Small Game, Small Step Back – Nintendo Gameboy – Super Mario Land – 1989

Game Boy
(c) 1989
Genre: Action Platformer

When you were younger and video games had just found their way into the mainstream, there were a few problems. Now, we’re not talking prices. We’re not talking about trying to find the entrance to the dungeon under the lake or other nonsense. We’re talking about the upset when you had to go to school or church or wherever your parents/significant other wanted you to go and you had to leave your game system behind. Then, the Game Boy came into our lives and added a whole new level of geekdom to our lives. A mobile and portable geekdom. Of the launch titles for this little piece of heaven, Super Mario Land is the first that many remember, despite its slight deviations from the classic Mario conventions. Where does this fall on the scale of Mario games, let along in the line of general retrospect? Let’s discuss, shall we?

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Living the Dream – NES – Kirby’s Adventure – 1993

Kirby's Adventure (U) (PRG1) [!]_001

Kirby’s Adventure
Nintendo Entertainment System
HAL Laboratory
© 1993
Genre: Platformer

Since I have become friends with @3pstart, I began to do something I never really did before: pay closer attention to who is actually making a game.  Yes, I am ashamed to admit it, though admit it I must: for someone who enjoys gaming as much as I do, I didn’t really pay the companies who make them much attention.  There are exceptions of course (all those years of arcade fighting games from Capcom in particular), but I hadn’t even really given it any thought.  Imagine my surprise as I was looking up information for Adventures of Lolo and found that they were the same company that had created the Kirby franchise!  This week, at the request of one of our readers (thanks ParticleBit!), I present you with Kirby’s Adventure. Continue reading

When Sequels Strike – Nintendo – Zelda II: The Adventure of Link – 1988


Zelda II: The Adventures of Link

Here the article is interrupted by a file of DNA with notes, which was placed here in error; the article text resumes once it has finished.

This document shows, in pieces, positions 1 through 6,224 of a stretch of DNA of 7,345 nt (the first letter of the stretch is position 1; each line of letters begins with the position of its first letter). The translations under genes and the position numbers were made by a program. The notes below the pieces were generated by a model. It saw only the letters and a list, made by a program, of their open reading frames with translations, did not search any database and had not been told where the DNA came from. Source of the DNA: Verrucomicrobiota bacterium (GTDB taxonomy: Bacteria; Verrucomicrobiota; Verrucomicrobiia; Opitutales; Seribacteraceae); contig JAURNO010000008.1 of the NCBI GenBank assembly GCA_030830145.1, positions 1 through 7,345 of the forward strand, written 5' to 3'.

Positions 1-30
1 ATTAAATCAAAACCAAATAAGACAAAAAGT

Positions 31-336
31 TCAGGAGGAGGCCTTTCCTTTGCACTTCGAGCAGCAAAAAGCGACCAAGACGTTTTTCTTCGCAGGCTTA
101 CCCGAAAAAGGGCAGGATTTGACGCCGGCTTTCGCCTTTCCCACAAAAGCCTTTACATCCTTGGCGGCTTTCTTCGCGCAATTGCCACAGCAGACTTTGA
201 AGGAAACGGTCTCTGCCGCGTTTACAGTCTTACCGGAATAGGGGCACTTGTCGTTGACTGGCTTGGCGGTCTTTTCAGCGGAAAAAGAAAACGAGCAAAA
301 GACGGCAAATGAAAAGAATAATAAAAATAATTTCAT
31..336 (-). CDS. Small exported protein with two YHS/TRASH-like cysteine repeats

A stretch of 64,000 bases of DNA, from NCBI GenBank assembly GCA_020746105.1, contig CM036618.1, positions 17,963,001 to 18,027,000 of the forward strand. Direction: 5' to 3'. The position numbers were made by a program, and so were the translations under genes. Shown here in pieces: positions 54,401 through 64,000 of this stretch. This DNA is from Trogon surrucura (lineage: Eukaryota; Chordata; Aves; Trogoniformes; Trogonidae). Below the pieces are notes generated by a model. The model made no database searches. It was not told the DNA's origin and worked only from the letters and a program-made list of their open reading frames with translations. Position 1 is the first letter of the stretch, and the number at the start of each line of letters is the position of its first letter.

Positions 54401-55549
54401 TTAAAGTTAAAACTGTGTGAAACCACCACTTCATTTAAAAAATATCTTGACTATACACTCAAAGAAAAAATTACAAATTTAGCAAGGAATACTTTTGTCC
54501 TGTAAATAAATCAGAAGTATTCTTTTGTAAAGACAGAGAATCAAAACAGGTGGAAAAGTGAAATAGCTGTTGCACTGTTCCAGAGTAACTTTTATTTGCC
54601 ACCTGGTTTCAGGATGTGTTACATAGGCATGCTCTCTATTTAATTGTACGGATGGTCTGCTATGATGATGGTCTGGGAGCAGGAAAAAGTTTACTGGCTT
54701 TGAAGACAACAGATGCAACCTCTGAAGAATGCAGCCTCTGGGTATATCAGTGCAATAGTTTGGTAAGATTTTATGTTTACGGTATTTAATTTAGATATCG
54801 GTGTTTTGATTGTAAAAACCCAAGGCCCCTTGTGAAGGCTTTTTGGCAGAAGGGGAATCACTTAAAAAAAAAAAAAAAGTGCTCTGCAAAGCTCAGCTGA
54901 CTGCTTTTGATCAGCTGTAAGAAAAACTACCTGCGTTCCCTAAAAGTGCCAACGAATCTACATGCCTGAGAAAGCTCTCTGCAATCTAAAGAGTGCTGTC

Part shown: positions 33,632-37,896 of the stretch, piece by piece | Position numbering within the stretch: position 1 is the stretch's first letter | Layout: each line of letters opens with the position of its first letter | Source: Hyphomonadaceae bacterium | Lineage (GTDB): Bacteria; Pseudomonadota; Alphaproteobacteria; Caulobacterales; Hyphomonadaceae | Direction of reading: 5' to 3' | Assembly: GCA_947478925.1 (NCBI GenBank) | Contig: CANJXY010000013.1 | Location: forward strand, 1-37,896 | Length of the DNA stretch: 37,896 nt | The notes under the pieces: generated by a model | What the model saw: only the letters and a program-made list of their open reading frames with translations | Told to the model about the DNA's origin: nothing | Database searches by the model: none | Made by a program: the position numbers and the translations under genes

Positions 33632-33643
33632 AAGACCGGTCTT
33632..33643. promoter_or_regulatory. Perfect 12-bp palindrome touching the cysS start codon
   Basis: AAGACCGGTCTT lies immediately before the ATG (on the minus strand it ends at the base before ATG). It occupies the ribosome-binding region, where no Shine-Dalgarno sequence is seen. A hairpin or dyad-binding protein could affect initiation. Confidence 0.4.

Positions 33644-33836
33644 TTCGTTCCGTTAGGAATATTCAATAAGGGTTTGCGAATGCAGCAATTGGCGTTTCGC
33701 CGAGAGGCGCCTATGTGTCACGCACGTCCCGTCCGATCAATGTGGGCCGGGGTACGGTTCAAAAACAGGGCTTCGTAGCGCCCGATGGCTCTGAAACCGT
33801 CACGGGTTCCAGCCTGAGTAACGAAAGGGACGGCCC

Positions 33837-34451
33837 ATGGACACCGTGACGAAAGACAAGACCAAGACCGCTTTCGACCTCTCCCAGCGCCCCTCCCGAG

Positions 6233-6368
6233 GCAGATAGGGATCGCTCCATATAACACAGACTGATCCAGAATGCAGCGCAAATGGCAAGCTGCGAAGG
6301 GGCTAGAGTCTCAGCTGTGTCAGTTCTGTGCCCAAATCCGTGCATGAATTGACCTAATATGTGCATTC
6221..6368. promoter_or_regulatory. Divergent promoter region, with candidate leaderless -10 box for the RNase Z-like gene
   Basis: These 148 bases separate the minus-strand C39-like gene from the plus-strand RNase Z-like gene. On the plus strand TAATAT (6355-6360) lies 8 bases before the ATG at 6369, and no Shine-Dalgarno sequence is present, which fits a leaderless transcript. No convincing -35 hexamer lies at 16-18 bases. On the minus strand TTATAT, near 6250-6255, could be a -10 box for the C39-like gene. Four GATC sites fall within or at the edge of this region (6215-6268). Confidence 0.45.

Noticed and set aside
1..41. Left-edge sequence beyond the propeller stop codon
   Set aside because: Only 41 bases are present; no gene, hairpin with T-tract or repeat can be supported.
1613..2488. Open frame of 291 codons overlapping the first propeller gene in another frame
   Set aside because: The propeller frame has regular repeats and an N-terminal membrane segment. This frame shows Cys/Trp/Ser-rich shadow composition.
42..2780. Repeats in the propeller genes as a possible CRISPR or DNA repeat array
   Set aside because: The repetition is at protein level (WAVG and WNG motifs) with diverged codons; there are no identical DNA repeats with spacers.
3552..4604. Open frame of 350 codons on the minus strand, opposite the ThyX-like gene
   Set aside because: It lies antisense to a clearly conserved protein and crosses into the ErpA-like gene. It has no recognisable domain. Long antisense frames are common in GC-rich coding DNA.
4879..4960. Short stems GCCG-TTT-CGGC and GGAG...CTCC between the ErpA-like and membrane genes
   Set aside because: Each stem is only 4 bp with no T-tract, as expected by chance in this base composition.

Genre: Role-playing Platformer

I couldn’t tell you what Nintendo was thinking back in the day when it came to sequels.  I could wager a bet that they were about innovation, as it seems that way with everything they do, but the second game of almost every one of their earlier series winds up being immensely different from the first before the third game returns to the original formula.  Super Mario Brothers and Castlevania spring to mind as prime examples.  Among their ilk is Zelda II: The Adventure of Link.  Much like the other series mentioned, The Legend of Zelda was a tour de force, even when it first arrived on the scene, and The Adventures of Link is widely considered a black sheep and (pardon the pun) a weak link, especially considering that the third game in the series was so well regarded.  Does the game deserve all of the nay saying it gets?

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Suicide is Painless – NES – Adventures of Lolo – 1989

Adventures of Lolo (U) [!]_004

Adventures of Lolo
(c) 1989
HAL Laboratory
Genre: Puzzle

I have had relatively little exposure to the NES, and since it doesn’t hold much nostalgia for me, I tend to avoid exploring the system.  While having a few drinks at a friends house and playing around on his Wii-U, we were downloading the games he had previously purchased.  I spotted Adventures of Lolo, and it’s sequel, and asked him about it – I hadn’t seen them before.  He happily informed me that Adventurers of Lolo was one of the first games he had owned, and asked if I would like to play it.  I made the mistake of saying “Sure, of course!” Continue reading

R.S.V.P. At Your Own Risk – Nintendo Entertainment System – Uninvited – 1991

Uninvited (U)_001Uninvited
(c) 1991
Genre: Point-and-Click Horror

Survival horror games shot into the limelight around the age of the Playstation in the US.  Games like Resident Evil and Silent Hill brought the idea of being scared to death into the mainstream, so far as console video games were concerned.  When you think of the Nintendo Entertainment System, you certainly don’t think of frightful or gory games right off the bat (and if you do, you certainly had a different childhood than I did).  Uninvited was a game that I remember seeing some kind of advertisement for when I was younger but can’t for the life of me remember anything about except for the title.  I remember also being afraid of the Friday the 13th game that I had, so I didn’t invest time into finding the game until my later years.  When I finally did pick up Uninvited, I found some of the charm that I had expected mixed in with some Gothic horror dripping off of it.  How is the game now that I’m old enough to hold my own against its terror?

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